It is Okay to Talk about Depression

Deborah Gray Health Guide
  • I've decided that mental illness is the new sex.

     

    Hmmm, I probably have to back up and explain myself. There really is some logic behind that pronouncement, trust me.

     

    A study was released last week that showed that primary care physicians are not talking to depressed patients about whether they have suicidal thoughts or not. Apparently, primary care doctors only broached the subject 36% of the time. Kind of crazy when you think about it. If someone's depressed, isn't it obvious that suicidal thinking, and possibly acting on it, is a danger?

     

    The study started me thinking. Wasn't this the case with sex a few decades ago? Primary care physicians were not comfortable talking to patients about their sex lives. Nowadays, possibly due to the integration of sexuality into popular culture and the media, that subject is less taboo and less embarassing.

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    But unfortunately that's not the case with mental illness. We may think that the subject is integrated into the mainstream when we see so many news stories and books about it, but that's misleading. When's the last time that a tv show or movie depicted a character's depression in a matter-of-fact manner? It's almost never just part of the landscape; one facet of the story. Instead, it's the subject of the entire movie or show.

     

    Now, I may be leaping to the wrong conclusion in thinking that the reason primary care physicians don't ask depressed patients about suicide two out of three times is that they're uncomfortable with the subject. Of course, the alternative is lack of knowledge about depression and suicide, which is hopefully not the case.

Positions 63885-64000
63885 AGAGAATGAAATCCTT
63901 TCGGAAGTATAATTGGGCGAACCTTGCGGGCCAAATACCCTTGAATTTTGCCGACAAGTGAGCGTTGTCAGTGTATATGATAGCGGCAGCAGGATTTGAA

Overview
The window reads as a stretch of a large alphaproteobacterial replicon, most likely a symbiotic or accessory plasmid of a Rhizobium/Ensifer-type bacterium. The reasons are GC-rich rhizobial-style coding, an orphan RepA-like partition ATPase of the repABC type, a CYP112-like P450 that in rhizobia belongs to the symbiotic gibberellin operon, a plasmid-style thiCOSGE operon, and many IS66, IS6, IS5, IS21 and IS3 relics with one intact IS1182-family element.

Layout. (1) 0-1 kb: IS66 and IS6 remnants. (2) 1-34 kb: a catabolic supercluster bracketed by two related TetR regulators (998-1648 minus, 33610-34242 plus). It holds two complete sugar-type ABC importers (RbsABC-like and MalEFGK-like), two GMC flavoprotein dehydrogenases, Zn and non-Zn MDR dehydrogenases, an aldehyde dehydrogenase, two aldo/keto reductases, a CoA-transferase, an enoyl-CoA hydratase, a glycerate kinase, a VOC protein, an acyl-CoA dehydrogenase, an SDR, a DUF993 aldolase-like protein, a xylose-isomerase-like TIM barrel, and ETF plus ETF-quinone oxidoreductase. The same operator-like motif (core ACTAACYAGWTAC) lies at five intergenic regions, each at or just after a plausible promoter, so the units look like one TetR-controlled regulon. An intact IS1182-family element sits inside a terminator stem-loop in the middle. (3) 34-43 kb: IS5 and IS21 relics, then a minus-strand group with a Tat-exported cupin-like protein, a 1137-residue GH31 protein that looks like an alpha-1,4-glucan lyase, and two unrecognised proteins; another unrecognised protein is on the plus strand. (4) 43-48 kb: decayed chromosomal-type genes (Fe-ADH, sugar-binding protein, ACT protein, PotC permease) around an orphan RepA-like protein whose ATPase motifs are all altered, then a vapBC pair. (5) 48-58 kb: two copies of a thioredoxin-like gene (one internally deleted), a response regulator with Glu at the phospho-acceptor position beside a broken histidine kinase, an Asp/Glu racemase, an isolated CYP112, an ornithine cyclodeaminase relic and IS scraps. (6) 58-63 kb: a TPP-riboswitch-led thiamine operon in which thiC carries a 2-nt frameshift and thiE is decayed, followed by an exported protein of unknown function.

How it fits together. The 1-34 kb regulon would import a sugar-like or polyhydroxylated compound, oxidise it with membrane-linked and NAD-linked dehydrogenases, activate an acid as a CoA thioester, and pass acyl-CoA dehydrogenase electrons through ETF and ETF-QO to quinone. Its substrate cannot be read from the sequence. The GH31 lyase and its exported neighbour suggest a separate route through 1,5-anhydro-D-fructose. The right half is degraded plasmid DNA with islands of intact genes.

Let's just assume for the sake of argument that I'm right. Why is mental illness one of the last taboo subjects? What is so embarassing about it? I decided a long time ago that my depression was not going to be a taboo topic, and I can be positively assertive in bringing it up in conversation. But then, I'm on a mission to change the status quo, and I do keep in mind that being so open about my depression might cause problems with other people who have misconceptions about it.

     

    It's somewhat ironic to me that this study came out the week before Mental Health Awareness Week. If our primary care physicians aren't aware enough or willing to discuss the potentially fatal result of depression with their patients, then I'm afraid we need to get a lot more aware than we are at this point.

Published On: October 11, 2007